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Doodle tribute for my heroes

THE ASIAN AGE. | KIRTHI JAYAKUMAR
Published : Dec 16, 2017, 1:07 am IST
Updated : Dec 16, 2017, 1:09 am IST

There are so many women, so many voices since the dawn of time that are invaluable.

It is important to restore the balance in the information we offer. (Photo: Pixabay)
 It is important to restore the balance in the information we offer. (Photo: Pixabay)

It was the summer of 2001. I was in class IX. Our history teacher had just told us that she wanted each of us to write a report of 1,000 words on one important leader in history. She had a list ready — having chosen one leader for each student. I waited patiently for my turn — in alphabetic order, I was number 16. Until my turn, everyone was given a male leader: Mahatma Gandhi, Winston Churchill, Ronald Reagan, Benito Mussolini, Adolf Hitler, Pandit Nehru, President Tito, Nelson Mandela… you name it.

It was my turn, and my teacher announced the leader I would write on. Dag Hammarskjold, a former Secretary General of the United Nations. I wrote it down, feeling mildly dejected for a reason I couldn’t put a finger on. I paid rapt attention to the names allotted after my turn. Of the 39 people on the list, there were only three women.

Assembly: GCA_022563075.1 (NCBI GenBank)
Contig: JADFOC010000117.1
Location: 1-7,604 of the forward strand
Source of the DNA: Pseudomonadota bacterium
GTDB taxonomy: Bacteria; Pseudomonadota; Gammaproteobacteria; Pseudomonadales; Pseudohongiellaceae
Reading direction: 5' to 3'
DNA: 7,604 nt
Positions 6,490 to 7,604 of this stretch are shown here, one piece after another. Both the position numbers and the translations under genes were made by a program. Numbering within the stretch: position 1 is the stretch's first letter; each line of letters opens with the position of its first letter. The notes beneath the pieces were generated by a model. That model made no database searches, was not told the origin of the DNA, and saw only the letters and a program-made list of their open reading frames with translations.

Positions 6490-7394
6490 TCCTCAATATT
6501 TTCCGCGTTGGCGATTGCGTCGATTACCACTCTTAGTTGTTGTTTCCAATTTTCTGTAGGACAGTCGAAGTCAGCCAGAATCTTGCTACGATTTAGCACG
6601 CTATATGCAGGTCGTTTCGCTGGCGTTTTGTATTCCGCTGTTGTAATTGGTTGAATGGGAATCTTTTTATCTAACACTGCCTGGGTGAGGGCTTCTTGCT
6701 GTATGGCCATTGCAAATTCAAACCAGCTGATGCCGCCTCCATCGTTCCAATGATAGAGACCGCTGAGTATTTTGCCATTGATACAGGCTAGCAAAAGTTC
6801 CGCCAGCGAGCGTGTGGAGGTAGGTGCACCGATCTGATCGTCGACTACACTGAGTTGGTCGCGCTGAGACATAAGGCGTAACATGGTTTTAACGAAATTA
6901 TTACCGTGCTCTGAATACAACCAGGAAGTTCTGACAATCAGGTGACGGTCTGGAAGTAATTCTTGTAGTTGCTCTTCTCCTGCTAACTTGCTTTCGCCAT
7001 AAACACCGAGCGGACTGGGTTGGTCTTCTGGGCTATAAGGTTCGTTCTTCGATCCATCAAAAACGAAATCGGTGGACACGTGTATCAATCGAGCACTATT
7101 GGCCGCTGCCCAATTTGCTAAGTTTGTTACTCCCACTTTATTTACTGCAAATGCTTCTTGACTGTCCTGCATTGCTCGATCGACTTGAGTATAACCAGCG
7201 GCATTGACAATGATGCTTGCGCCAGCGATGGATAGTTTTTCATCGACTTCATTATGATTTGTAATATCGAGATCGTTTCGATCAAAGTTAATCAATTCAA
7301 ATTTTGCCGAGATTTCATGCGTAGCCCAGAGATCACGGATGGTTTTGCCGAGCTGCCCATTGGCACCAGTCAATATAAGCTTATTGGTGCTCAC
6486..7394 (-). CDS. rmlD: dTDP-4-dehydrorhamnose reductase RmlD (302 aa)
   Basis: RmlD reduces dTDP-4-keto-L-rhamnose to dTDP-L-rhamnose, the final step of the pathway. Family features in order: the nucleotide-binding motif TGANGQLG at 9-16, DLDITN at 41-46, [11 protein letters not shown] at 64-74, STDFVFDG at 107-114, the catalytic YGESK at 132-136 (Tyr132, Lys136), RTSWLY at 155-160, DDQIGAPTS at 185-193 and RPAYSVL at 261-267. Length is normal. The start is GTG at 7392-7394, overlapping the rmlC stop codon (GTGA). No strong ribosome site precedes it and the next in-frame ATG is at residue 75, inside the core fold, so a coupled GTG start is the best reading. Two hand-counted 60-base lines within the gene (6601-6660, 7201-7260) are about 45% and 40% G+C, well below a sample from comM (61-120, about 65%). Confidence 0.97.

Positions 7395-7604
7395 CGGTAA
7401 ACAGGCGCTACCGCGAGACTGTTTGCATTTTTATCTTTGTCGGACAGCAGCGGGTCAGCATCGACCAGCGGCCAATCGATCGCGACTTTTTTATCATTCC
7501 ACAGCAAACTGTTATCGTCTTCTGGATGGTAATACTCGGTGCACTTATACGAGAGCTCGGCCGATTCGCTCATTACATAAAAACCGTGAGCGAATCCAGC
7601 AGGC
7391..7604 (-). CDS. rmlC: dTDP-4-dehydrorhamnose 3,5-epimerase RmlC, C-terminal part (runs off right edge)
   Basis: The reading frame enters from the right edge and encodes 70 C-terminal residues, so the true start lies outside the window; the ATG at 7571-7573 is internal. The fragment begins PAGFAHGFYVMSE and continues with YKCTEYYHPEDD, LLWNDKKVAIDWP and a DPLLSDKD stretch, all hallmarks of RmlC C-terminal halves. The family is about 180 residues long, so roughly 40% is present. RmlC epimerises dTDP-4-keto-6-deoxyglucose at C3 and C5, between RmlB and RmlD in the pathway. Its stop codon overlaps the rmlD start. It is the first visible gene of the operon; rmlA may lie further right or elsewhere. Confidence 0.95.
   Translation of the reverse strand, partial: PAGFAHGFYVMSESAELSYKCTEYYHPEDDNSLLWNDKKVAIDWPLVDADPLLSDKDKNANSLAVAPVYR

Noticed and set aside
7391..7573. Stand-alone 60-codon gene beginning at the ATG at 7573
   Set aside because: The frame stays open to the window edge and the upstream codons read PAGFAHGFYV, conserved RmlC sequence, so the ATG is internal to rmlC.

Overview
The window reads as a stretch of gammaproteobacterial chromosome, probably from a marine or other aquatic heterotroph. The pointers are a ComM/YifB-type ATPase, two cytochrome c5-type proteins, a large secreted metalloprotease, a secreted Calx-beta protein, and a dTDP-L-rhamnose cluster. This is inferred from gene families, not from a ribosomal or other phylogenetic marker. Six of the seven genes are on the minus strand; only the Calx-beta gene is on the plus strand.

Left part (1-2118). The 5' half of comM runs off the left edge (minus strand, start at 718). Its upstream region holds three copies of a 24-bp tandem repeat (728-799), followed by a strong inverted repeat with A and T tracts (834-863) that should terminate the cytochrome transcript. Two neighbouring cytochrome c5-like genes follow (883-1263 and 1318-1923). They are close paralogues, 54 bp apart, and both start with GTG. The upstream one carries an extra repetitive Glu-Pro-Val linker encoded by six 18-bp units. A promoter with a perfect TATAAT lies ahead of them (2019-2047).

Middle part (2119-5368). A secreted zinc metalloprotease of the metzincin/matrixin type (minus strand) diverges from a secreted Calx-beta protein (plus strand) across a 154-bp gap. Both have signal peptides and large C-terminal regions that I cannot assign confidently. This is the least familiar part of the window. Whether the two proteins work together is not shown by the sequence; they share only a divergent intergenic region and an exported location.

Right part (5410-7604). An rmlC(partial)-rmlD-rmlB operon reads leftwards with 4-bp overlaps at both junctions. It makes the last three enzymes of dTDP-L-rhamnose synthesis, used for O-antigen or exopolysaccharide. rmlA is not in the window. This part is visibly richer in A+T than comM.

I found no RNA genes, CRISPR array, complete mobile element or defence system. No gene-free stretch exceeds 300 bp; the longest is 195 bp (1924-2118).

I was astounded by the invisibility of women in the books I came across; it scared me. I wasn’t willing to give up on my dream of writing about a woman, and I had to fight this silence. I went to my teacher the next morning and demanded to have a topic change – so I could write about Margaret Thatcher. She smiled at me, and told me to go ahead. When I submitted my report, she told me that I had made her think. Well, I had made me think, too.

There are so many women, so many voices since the dawn of time that are invaluable. It is important to restore the balance in the information we offer.

I am a doodler: I doodle using a simple black ink pen, often without any thought going into my doodles. When I read of how Nangeli’s story was dropped last year, I wanted to do something. At some point in the journey, there was a flash: what if I could doodle back these women into history? In January this year, I started Femcyclopaedia — an Instagram page, where I curate doodled portraits of women from history, with a short note about their work.  

With Femcyclopaedia, I have been able to facilitate conversations for the curious. I’ve seen a good level of interest rising in the world around me — although only about 300 people have begun to follow the page on Instagram. For each day that exists between today and the day women’s voices are valued, here’s a truth: We will not be silenced.  

The author is a Women’s rights activist, a peace activist, artist, lawyer and writer

Tags: instagram, mahatma gandhi, femcyclopaedia